The first big surprise and the first deviation from appropriate practices came immediately after I proposed that amendment. This would have been on March 21 at the end of the normally scheduled meeting. We started the meeting at 11 a.m., as the procedure and House affairs committee always does. We were getting close to one o'clock, which is our normal time for adjournment. I proposed my amendment, expecting that we would come back if we stayed on this topic and deal with it at our next meeting, which would have taken place two days later, on March 23, but the chair at the appointed time for adjournment said, effectively—I do not have his exact words in front of me, but they are in the committee Hansard—that we were not going to adjourn because the chair may not adjourn without the consent of the majority of committee members; it is not in the power of the chair to adjourn, and the Liberal members indicated they did not want to adjourn. The purpose of this quite clearly was to keep the debate going until the opposition ran out of steam and then the government would simply push through its motion in that committee and that would result in the Standing Orders being unilaterally changed in a way that could not be controlled or modified in any way by the opposition in that committee.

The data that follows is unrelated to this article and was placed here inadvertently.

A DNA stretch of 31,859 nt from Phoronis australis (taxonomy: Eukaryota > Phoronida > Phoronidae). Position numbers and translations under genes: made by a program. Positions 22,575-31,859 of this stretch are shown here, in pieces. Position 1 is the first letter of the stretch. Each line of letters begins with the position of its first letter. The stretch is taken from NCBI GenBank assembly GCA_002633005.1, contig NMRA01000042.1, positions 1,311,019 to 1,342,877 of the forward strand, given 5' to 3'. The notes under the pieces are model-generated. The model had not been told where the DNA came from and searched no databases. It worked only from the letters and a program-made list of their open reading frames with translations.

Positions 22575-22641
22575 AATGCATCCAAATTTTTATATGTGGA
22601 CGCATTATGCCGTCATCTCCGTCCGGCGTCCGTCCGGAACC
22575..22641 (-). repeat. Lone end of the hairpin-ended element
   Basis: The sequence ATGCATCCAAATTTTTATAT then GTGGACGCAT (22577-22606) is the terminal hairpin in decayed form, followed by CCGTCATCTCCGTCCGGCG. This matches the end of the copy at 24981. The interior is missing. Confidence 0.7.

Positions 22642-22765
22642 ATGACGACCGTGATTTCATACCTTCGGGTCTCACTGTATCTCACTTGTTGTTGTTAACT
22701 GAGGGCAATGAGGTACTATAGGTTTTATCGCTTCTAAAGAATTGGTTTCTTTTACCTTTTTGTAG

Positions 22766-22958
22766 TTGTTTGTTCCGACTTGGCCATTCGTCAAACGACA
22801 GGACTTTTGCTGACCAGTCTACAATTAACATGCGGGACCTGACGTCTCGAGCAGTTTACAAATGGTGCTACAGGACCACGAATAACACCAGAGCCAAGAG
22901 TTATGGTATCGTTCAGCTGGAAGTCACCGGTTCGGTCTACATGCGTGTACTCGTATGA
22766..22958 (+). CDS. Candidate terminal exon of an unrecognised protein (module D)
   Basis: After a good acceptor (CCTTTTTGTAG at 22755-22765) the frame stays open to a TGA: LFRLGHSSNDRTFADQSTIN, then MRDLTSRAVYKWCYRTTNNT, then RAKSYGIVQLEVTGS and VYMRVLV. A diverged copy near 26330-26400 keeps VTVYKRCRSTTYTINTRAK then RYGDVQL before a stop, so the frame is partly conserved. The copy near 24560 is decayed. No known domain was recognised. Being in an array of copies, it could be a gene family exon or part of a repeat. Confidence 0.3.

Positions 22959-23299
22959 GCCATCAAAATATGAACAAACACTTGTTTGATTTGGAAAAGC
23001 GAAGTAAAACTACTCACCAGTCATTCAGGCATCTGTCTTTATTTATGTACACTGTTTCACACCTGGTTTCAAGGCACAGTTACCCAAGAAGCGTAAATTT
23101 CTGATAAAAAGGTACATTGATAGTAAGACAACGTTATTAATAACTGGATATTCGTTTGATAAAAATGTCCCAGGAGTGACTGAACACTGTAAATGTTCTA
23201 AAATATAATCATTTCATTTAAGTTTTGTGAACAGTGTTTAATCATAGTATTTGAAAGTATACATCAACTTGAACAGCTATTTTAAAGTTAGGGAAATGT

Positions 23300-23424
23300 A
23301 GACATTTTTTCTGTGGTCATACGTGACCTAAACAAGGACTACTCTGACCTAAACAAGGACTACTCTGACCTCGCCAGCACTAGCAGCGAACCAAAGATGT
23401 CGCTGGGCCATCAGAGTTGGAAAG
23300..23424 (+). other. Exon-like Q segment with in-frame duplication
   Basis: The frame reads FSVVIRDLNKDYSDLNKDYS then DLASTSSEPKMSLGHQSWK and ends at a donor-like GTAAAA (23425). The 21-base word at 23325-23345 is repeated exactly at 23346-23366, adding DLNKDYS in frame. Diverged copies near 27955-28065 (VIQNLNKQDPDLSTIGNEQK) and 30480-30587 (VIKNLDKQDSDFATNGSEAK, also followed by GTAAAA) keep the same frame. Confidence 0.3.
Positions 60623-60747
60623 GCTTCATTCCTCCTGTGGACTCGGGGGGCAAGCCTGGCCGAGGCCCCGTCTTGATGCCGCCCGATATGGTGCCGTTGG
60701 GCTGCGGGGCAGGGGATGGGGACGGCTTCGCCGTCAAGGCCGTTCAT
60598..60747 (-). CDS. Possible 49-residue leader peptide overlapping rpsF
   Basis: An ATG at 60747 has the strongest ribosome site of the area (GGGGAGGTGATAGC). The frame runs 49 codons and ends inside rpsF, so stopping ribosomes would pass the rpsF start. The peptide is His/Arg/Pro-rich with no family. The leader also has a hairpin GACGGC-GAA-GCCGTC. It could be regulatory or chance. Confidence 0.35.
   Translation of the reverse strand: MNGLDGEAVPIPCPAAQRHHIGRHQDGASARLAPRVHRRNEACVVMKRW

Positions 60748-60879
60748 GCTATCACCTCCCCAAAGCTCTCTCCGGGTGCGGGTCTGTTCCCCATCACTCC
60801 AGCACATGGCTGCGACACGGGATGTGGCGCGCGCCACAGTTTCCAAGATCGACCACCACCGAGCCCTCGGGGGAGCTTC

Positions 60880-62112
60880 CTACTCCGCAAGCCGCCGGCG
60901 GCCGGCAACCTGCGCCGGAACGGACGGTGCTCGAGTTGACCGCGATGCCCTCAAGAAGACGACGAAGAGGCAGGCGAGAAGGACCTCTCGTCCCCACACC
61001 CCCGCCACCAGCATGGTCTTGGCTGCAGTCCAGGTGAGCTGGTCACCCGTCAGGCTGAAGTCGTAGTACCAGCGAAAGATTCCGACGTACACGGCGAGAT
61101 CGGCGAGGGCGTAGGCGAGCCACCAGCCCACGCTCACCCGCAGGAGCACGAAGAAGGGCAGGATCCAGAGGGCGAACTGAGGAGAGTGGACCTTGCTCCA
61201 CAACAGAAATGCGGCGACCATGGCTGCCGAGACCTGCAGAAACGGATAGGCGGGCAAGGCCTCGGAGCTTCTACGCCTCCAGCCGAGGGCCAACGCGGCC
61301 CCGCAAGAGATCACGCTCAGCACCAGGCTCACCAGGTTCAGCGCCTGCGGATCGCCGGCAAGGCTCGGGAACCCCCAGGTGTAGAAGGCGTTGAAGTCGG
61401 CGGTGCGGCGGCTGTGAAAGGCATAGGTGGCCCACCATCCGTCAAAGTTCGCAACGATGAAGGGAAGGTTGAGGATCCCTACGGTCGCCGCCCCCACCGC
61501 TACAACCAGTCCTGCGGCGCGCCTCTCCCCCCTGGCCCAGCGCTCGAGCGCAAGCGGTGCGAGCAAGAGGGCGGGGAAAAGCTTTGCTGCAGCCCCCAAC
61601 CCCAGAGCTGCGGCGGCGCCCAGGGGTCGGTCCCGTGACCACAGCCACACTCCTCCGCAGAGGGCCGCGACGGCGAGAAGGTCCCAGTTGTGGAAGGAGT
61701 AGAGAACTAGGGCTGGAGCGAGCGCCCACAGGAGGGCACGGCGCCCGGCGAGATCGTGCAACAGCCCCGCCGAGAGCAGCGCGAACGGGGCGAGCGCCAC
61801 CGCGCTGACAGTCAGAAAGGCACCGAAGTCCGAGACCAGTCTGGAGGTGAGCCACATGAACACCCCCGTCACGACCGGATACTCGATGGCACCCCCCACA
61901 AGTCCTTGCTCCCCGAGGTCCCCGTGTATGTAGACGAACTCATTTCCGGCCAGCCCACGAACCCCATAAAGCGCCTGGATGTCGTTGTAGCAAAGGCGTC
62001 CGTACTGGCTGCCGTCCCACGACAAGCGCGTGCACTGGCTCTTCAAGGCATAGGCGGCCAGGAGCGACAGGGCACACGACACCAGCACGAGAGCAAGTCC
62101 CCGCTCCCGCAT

At that time, I argued that the chair was misinterpreting the practices of the House. There is no standing order that says the chair cannot adjourn the committee without the expressed consent of the majority of the committee at the time when the committee normally adjourns. However, the chair argued back that no, he cannot adjourn. He went on at some length that he could not do this, and so in the end we had no choice. We could hardly stand up and walk out of the committee. That would result in the Liberals getting what they wanted, and subverting all of our rules, all of our protections, so we had no choice but to talk and talk. We started a filibuster, which has become the longest filibuster, to the best of my knowledge, in the history of this country. Until it was adjourned this morning, in that committee it was still March 21. Instead of being adjourned, the meetings would be suspended, and we would come back sometimes after a break of a day or two days and on one occasion most recently after a break of two weeks, but always to the fiction that it was still March 21.